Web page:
You are on page 1of 3

©

David Rickert http://www.davidrickert.com


SUBJECT VERB AGREEMENT
Singular subjects require singular verbs and plural subjects require plural verbs. This rule
is easy to grasp, but several situations can cause problems.

The first problem occurs when words come between the subject and the verb:

Incorrect: Pancakes with syrup sounds yummy.

Syrup is closest to the verb, but the subject is actually pancakes. Since pancakes is plural, it
requires the plural form of the verb. Therefore, the sentence should be:

Pancakes with syrup sound yummy.

The indefinite pronouns anyone, everyone, someone, no one, nobody, neither, either are
singular and always require singular verbs.

Everyone has to take the driving test. No one is allowed to skip it.

Each is also singular and is particularly troublesome because a prepositional phrase can
follow it.

Each of my parents wear glasses.

While and joins two words, nor and or do not combine. When using or and nor, the word
closest to the subject determines whether or not the verb is singular or plural.

Neither Sam nor his friends take geometry. Either my sisters or my dad is picking me
up.

Collective nouns like group, committee, and team, which imply more than one person, are
singular.

The group studies for the chemistry test.

There are several other exceptions to the rules for subject-verb agreement, but these are
the most common problems you will encounter.

Exercises: Correct the subject-verb agreement problems in the following sentences.

1. The girls who left the classroom is headed to the gym.


2. Each of the trees drop their leaves in the fall.
3. Everyone are going to take swim lessons.
4. The runner, who spent the entire summer training for races, are going to win first
place.
5. Neither potato chips nor ice cream sound good for a snack.
6. Either your parents or I needs to go to the store for groceries.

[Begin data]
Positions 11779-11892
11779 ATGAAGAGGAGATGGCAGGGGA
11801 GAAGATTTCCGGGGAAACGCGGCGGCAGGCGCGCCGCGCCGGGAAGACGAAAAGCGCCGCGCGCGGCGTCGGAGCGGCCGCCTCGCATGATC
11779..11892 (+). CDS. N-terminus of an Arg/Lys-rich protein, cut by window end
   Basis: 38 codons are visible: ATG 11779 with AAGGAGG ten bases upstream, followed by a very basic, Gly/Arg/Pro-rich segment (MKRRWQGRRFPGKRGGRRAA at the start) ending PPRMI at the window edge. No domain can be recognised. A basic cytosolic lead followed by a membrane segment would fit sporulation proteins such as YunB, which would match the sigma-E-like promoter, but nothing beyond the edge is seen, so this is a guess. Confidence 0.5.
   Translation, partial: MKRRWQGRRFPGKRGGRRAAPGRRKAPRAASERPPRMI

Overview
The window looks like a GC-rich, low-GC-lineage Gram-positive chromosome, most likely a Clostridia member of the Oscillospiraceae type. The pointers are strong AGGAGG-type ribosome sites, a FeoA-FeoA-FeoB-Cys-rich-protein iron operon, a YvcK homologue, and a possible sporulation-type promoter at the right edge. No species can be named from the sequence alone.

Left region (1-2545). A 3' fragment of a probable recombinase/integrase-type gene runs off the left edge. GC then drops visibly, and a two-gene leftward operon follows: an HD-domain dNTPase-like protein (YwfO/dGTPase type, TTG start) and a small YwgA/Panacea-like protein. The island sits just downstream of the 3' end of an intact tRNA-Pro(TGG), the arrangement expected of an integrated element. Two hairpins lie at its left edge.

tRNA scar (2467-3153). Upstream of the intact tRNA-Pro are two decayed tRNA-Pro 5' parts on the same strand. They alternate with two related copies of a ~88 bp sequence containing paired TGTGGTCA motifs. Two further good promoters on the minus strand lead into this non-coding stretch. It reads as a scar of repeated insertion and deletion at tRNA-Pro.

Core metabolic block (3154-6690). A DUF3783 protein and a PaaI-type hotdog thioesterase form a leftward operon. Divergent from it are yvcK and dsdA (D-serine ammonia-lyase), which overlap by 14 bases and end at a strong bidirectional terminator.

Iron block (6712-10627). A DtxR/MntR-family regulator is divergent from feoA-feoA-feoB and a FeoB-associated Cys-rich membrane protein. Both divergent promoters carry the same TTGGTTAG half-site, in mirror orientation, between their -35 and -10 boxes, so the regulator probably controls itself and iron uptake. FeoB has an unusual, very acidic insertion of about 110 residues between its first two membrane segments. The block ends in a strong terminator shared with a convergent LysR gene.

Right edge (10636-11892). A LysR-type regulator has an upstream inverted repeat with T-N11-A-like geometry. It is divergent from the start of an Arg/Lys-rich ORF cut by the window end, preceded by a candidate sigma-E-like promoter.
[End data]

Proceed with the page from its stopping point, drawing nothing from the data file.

7. Anyone who wants to play football with the rest of us need to meet by the
flagpole.
8. Your brothers and your sister likes to read mysteries.
9. The monkeys who live in the zoo enjoys the daily visitors.
10. The problems on that assignment requires a great deal of time to complete.

© David Rickert http://www.davidrickert.com


SUBJECT VERB AGREEMENT KEY
First off, tricky subject-verb agreement is a great lesson on the shortcomings of grammar
check programs on software. The program used to create this book did not catch many of
the errors in the examples and exercises.

There are many, many rules and exceptions to subject-verb agreement, and students can
easily become confused when the study of grammar becomes a lengthy list of items to
memorize. Teachers are encouraged to study their students’ writing to find the most
common examples and focus on those. The examples highlighted in the worksheet cover the
most likely errors, but a more thorough approach may require additional rules, such as
those that cover subjects in school (Mathematics is singular, for instance.)

The subject and the verb below are in bold in the answers.

1. The girls who left the classroom are headed to the gym.

2. Each of the trees drops their leaves in the fall.

3. Everyone is going to take swim lessons.

4. The runner, who spent the entire summer training for races, is going to win first place.

5. Neither potato chips nor ice cream sounds good for a snack. (Neither potato chips nor ice
cream is the complete subject, but ice cream is closest to the verb.)

6. Either your parents or I need to go to the store for groceries. (Either your parents or I is
the complete subject, but I is closest to the verb.)

7. Anyone who wants to play football with the rest of us needs to meet by the flagpole.

8. Your brothers and your sister like to read mysteries.

9. The monkeys who live in the zoo enjoy the daily visitors.

10. The problems on that assignment require a great deal of time to complete.

© David Rickert http://www.davidrickert.com